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Big Cat Behavior – The Take Down

When I started photographing wildlife about 3 years ago, I always thought of cheetahs as very shy cats. They fit the narrative, because I had watched many wildlife films showcasing them hunt, the methodology was the same, they stalked, got as close as possible and then made their lightning 30-second sprint to the unsuspecting prey, and it worked, with cheetahs having a 50% success rate.

During my latest trip to Mara, my intention was to observe these cheetahs, but not just any ordinary cheetah, a very special coalition that has been named “The Five musketeers”. They have no doubt given me very different view of Cheetahs and what I thought I knew about them.

Wildlife and especially big cats are more intelligent than we give them credit for. Their ability to adapt in different situations in order to survive is phenomenal. This coalition for example, consisting of 5 young males has found strength in numbers and boy are they making it work for them.

They are unique in every sense, their hunting strategy for example is unconventional, this being migration season these cheetahs seem to have studied and noticed that large groups of wildebeests will not run very far away at the sight of a small predator. So what they are doing is walking straight into a large herd – no stalking – and dispersing them. This was very strange and I could not understand what they were doing. It is until l watched them do this over and over again that I understood that while they are dispersing the wildebeests, they were using that opportunity to identify the most suitable target, once acquired they start to chase it.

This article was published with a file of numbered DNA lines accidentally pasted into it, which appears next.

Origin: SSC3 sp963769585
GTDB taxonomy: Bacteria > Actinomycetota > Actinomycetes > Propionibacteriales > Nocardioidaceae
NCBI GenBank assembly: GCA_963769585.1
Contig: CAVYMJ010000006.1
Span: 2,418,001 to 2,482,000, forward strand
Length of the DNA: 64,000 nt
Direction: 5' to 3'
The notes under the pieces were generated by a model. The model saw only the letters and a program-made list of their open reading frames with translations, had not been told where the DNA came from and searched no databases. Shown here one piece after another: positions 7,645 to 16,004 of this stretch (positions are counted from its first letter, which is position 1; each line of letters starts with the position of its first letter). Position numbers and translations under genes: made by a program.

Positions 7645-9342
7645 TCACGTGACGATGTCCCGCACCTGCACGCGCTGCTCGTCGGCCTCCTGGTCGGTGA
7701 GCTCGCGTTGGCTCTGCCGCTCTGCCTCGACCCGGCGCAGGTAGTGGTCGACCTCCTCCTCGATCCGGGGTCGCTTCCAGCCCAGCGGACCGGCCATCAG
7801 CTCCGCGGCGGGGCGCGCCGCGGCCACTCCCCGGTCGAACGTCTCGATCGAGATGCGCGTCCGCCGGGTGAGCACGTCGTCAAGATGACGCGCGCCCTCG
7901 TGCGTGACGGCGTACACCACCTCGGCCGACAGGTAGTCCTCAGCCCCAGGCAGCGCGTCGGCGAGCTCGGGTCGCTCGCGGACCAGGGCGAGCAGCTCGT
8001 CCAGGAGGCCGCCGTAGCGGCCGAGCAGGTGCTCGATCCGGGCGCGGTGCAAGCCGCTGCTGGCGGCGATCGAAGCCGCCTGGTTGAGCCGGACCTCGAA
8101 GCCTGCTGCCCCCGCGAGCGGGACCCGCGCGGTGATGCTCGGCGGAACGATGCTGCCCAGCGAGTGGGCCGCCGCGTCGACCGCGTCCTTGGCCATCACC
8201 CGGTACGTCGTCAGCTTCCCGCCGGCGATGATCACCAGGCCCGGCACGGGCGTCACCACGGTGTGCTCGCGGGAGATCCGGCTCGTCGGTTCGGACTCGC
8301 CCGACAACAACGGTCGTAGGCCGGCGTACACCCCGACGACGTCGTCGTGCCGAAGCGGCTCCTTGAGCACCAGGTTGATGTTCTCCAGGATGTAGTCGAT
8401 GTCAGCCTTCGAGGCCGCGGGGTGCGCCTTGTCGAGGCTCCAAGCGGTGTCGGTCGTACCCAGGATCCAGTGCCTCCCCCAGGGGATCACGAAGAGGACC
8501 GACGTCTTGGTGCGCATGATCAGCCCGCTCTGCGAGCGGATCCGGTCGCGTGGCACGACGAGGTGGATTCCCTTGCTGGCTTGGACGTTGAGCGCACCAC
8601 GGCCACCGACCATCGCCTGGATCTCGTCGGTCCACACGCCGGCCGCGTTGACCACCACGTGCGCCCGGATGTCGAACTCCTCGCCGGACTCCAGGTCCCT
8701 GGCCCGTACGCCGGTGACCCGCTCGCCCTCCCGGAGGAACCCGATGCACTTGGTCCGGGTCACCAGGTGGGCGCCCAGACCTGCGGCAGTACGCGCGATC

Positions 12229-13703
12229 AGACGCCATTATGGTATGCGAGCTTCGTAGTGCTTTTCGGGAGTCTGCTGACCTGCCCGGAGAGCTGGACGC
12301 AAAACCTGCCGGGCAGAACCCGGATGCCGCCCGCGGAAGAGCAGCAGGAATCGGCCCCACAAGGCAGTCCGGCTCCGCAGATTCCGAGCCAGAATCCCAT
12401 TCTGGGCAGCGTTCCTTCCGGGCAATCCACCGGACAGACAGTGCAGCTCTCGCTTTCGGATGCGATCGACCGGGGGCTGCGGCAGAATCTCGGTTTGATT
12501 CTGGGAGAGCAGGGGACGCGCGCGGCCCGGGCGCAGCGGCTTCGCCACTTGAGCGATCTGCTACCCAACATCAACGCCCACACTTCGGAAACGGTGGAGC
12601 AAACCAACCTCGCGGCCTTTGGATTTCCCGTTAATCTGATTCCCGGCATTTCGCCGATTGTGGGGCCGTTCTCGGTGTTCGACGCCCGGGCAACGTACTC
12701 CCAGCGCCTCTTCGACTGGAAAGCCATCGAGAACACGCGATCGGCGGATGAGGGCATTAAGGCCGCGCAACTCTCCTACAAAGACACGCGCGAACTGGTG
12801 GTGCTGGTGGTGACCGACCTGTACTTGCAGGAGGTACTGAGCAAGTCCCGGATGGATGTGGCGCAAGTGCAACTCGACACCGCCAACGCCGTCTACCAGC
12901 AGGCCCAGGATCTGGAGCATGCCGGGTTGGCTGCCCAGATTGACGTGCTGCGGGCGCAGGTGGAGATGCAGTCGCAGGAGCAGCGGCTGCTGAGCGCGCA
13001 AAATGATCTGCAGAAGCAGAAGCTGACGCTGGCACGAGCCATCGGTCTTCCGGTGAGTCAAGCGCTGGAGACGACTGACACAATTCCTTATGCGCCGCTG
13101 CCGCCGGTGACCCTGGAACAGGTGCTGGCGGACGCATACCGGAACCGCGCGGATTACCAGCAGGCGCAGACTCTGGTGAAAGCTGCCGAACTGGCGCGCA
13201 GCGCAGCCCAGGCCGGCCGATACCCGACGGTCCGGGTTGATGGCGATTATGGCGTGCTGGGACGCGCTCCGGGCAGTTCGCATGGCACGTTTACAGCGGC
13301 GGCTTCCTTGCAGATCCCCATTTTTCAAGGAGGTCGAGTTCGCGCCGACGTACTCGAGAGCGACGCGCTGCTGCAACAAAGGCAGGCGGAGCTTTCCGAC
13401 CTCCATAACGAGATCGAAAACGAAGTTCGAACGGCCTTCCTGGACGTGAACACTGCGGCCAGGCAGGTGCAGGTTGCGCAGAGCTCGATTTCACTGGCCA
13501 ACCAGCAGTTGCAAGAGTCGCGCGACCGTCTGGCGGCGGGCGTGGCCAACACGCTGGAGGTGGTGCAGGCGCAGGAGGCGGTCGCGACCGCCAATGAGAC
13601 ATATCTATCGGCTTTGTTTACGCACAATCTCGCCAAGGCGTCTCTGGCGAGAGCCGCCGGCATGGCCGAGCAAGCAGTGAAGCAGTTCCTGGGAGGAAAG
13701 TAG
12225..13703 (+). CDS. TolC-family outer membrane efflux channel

As for the actual chase, they seem to have borrowed a leaf from the more successful hunter – the wild dog. The chase is strategic and each of them takes a turn. One will chase and trip the animal, then the second will pick up the chase and do the same and this continues on, almost looking like a game. But it’s not, because of they are 5 they need to take down a big prey so each can eat to their satisfaction, for that, they have to tire the large prey.

Genius how these cats have been able to adapt. I feel very confident that their reign will be for some years to come.

See the series of photos I took on one of the hunts, they hold onto the prey long enough before they give the kill bite.

If you are interested in PHOTOGRAPHIC SAFARIS or just observing wildlife, be sure to check out our ONGOING SAFARIS HERE.

Till the next time, stay wild at heart.

ClementWild

One thought on “Big Cat Behavior – The Take Down”

  1. Inspiring story! Marvellous images. You enlighten and entertain beautifully!
    It’s perfectly clear that you’re destined to conquer even greater heights in the coming years.
    Well done!

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